There was a lot of jostling and lead changes among the members of the lead groups of cyclists, but when they passed the Rockville junction, there was another breakaway group of 3 out front, followed by a bunch of 4. The lead 3 were Guatemalan Alejandro Padilla Miranda of Santino’s, along with 2 Mexican riders from Benny’s, namely Juan Pablo Magallanes and Carlos Lopez.
But by Mile 18 the lead bunch was reportedly back to 8.
As we headed to the finish line on Princess Margaret Drive, we lost contact for a while with the radio reports, but the word going around was that some 20 riders were now in the lead bunch approaching Belize City.
After the race, Santino’s Herman “Hijo” Requena said that the east wind became fresh in their faces as they neared Belize City, and the pace became really fierce as the peloton swung into Central American Boulevard, over the Belcan Bridge, around the roundabout, and on to Princess Margaret Drive. Citizens lined the street chanting and shouting support to their Belizean hopefuls as the cyclists raced by.
A large crowd had gathered near the approach and on both sides of the finish line in front of the Hour Bar on Princess Margaret Drive, with radios turned loud as announcers heralded the approach of the lead peloton for what promised to be a dramatic sprint to the finish.
Today, Darnell told us that, as usually happens near the end of a race, he felt his heart rate speed up with anticipation of the decisive final sprint to Cross Country glory. Knowing the short distance around the final curve to the finish, he had made sure he was near the front of the pack when they jumped the last “bump” and hurtled down the asphalt for the final 150 plus meters dash to the finish line. Tucked away in the pack for most of the race on the highway, Darnell had been careful not to do too much of the pacing. “I felt strong as we jumped the last bump, and I knew I could sprint with anybody for the final stretch to the tape.”
When we made out the identities of the lead trio as the sprinting peloton neared the finish line, it was Mexican Juan Pablo Magallanes on the left and slightly in front, followed closely, but gaining, by Darnell Barrow on the right, and just behind them in the middle, American John Delong. The excited crowd was shouting and praying and cheering on the Belizean rider, Darnell Barrow, who was in good position among the front runners in the last 50 meters of the race. Shaking his bike a little as he dug down for everything he had left in the final 25 meters, Darnell produced one final burst of speed that convincingly overtook Magallanes, and raised his arms in triumph as he crossed the finish line clearly in front, to the explosive outburst of joy and celebration of ecstatic Belizean cycling fans.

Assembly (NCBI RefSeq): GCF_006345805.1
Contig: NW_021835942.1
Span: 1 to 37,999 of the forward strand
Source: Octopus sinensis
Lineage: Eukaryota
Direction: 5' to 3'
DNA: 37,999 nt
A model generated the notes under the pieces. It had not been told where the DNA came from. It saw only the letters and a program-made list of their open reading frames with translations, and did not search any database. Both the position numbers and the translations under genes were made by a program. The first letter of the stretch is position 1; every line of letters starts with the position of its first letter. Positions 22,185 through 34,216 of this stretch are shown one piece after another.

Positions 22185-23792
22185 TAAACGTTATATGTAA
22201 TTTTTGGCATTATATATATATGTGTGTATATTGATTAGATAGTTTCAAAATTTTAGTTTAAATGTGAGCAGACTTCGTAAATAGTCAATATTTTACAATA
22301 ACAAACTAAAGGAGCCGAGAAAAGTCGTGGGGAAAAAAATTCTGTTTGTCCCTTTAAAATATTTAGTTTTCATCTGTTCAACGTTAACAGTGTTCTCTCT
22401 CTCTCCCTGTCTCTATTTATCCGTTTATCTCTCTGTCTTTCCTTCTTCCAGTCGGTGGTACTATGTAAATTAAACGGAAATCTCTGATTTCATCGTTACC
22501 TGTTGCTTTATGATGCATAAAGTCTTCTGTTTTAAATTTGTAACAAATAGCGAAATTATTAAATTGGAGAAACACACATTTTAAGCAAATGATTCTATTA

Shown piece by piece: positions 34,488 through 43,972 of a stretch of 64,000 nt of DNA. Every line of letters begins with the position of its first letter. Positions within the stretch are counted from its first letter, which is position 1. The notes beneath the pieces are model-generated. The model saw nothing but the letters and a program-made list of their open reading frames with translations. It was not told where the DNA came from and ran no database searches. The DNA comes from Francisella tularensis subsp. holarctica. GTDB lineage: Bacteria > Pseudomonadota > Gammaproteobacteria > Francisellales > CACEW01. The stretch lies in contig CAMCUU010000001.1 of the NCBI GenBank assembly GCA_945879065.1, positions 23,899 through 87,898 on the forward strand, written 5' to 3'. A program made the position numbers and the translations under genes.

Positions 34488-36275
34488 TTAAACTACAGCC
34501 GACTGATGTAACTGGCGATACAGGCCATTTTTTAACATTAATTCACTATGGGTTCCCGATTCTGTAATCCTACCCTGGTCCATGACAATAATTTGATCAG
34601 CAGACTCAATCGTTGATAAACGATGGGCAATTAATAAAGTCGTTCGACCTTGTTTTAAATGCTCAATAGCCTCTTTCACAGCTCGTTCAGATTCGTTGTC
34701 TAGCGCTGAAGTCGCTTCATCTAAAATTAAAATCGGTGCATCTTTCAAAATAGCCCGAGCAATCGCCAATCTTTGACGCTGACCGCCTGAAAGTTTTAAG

It was a wild scene after the spectacular Belizean victory, after it had seemed for a while that the foreigners would take it all. A lady fan, Ms. Sylvia Waight, produced a large Belizean flag and soon Darnell was practically carried onto the prepared press conference platform behind the wire fence where cameras of every description among the throng of adoring fans all had their chance to feast their eyes on the new champion draped in the Belizean flag and flanked by second place Mexican Juan Pablo Magallanes and third place American John Delong.
After the race, we spoke briefly with a few of our other top Belizean riders, and to a man they all conceded that they were spent at the end of the race, and just didn’t have it at the finishing sprint. We did not get to speak with Belizean Justin Williams, who is based in Los Angeles, and who came in a strong 4th place in his first Holy Saturday Cross Country right behind John Delong. Were it a wind aided journey, there could well have been a new record on this Holy Saturday, which is the second fastest ever in 5:46:49.
“Well, I’ll be darned.” While everyone had their eyes on Belizean favorites Marlon Castillo and Brandon Cattouse going into the race, along with the always dangerous foreigners, it was Darnell Barrow that Team Santino’s had to put all their hopes on after Marlon fell; and Darnell did it, adding his name forever to the illustrious list of Holy Saturday Cross Country Champions. And to think, he almost didn’t bother to participate this year. Congratulations to our new Holy Saturday Cross Country Champion, Darnell Barrow!
In this Easter season, the lesson of Darnell’s victory is instructive to all of us. A Kriol saying says that, “Man appoint, and God disappoint.” We never know the outcome until it happens, and we all know about “the stone that the builder refused.”
Big up, Darnell! Our Cross Country Champion 2013!